Sarah Darer Littman likes chocolate and hates cucumbers. She shares my love for the movie Charade. I share her books with my customers and friends. I've followed her blogs for a few years - I even named one of them! Thus, it was my pleasure to interview her for this year's Winter Blog Blast Tour.
When you were a child, what did you think you'd be when you grew up? How close to that dream is your life now?
Believe it or not, when I was really little I wanted to be an airline stewardess (I guess you'd say "flight attendant" these days) which is ironic because now I hate flying! I guess when I was younger though, flying meant adventure - going new places and meeting new people, and that's something that I still love to do, I just don't really enjoy the flying part of the equation as much.
After my stewardess/flight attendant days I wanted to either be an actress or a writer - mainly a writer - but after I graduated from college, I did neither, because I was told, "You'll never make a living as a writer!" So I spent many years working first as a financial analyst and then as a dairy farmer's wife before finally, just before I turned 40, making the decision that I needed to follow my dream. I'm finally able to be a writer and it makes all the difference to be able to work at doing what I love, even though it's not an easy way to make a living.
I'm so happy that you're writing, because I love your books. In your first novel for kids, Confessions of a Closet Catholic, an almost-twelve-year-old Jewish girl named Justine, aka Jussy, privately 'tries out' Catholicism to see what it's like. Did you ever do any of the things that Jussy does?
I didn't ever sit in my closet and confess to my teddy bear, but I had a lot of Catholic friends growing up and was always fascinated with Catholicism as a religion. There's something about all those rituals - the candles, the incense, the ability to offload your sins on a weekly basis instead of having to save them all up for one big day like we have to in Judaism. And as a Jew growing up in a largely Christian society, I had major Christmas envy!
How long did it take to write Confessions? To sell it?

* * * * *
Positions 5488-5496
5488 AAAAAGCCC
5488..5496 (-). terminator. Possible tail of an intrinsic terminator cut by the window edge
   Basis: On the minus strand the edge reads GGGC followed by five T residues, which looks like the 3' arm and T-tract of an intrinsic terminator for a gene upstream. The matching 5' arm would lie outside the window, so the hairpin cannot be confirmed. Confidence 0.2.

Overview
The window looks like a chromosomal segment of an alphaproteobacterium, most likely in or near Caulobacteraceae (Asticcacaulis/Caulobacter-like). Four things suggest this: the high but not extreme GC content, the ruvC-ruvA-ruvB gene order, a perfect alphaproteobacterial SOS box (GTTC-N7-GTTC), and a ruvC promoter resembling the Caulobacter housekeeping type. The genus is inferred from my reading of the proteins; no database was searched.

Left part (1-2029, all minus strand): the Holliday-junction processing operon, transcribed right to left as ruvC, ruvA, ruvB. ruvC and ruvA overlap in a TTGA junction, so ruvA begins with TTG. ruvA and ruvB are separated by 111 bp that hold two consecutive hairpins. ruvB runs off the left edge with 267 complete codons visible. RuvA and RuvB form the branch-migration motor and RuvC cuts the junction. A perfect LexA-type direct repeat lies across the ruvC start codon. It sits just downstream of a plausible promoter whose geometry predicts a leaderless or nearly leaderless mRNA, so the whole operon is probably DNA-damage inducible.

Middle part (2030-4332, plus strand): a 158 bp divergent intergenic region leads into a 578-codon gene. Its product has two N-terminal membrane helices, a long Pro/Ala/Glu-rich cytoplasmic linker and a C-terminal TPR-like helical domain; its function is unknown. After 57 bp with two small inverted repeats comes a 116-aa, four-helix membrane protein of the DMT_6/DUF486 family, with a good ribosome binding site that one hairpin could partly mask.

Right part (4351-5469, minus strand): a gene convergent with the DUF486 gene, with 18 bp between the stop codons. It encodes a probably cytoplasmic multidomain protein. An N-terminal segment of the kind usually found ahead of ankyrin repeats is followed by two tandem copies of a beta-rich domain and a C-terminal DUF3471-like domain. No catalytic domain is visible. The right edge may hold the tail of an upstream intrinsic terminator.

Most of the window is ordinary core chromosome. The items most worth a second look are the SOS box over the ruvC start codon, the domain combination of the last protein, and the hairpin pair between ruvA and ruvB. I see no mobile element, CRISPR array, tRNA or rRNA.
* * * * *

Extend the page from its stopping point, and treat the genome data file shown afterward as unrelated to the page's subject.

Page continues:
It took about a year to write. I was almost finished with it when I attended my first SCBWI conference in New York. When I attended editor Julie Strauss-Gabel's talk she showed a slide of herself in high school playing the drums surrounded by all these blonde girls playing the flute, and told us, "This is who is reading your manuscript." I knew right then that I wanted to send Confessions to her, because I figured the person buying a manuscript about a girl giving up being Jewish for Lent was going to be someone not afraid to be quirky. As it turned out, it was quite serendipitous because Julie had been wanting to working on a book with a Jewish theme but hadn't received anything that worked, so when she received Confessions, it all came together nicely. I sent the manuscript to Julie's slush pile with "SCBWI Conference" on the envelope, fully expecting to wait six months and get a rejection, but three weeks later, she called me with an offer. I could barely speak when we were on the phone, and as soon as I hung up I started screaming and dancing around the kitchen. My kids still talk about how Mom went crazy!
Your next novel is also close to your heart. Purge is the story of Janie, a young woman being treated for an eating disorder. How did you manage to write so frankly about something that's touched your own life?
I have struggled with body image issues since I was a teen and was actively bulimic for many years as an adult. I feel very passionate about Purge, because I know how easily eating disorders can take over, but I also know that with therapy it is possible to recover and to lead a healthy and productive life. Purge is ultimately a hopeful book, because I do genuinely believe that there is hope for people who struggle with body image issues and eating disorders. It isn't an easy process - and the novel doesn't try to gloss over any of the difficulties involved in confronting an eating disorder - but it is definitely a worthwhile one.
If readers suspect that they or their friends or relatives have eating disorders, what would you advise?
Get help! My editors at Scholastic Press, Jen Rees and David Levithan, have been really fantastic about putting in an "eating disorders resources" section in the back of the book, with websites, reading suggestions and treatment referral information. Don't be discouraged if the first person you approach isn't supportive. When I first spoke to my doctor in England, he said, "Well, I suppose telling you to stop won't do any good, will it?" I thought, well, if I could just stop, I wouldn't be coming to you for help, would I?
You are very forthcoming in your blog posts, in which you discuss not only writing but also your life and your family. You are quite passionate about a lot of causes, such as juvenile diabetes. You even have a second blog in which you express your political beliefs. You also speak at schools and conferences. Is it easier to discuss these topics online or in person? For better or for worse, my life is, quite literally, an open book. I made a conscious choice to be open about topics such as suffering from depression and bulimia, because I feel that it's important get these subjects out in the open. My hope is that by speaking out about the challenges I've faced I can perhaps help others who might be facing similar problems. Too often mental health issues are treated as something we should be ashamed of and hide. I know that I'm a stronger person for having been through what I've been through, and have faced the difficult journey to recovery.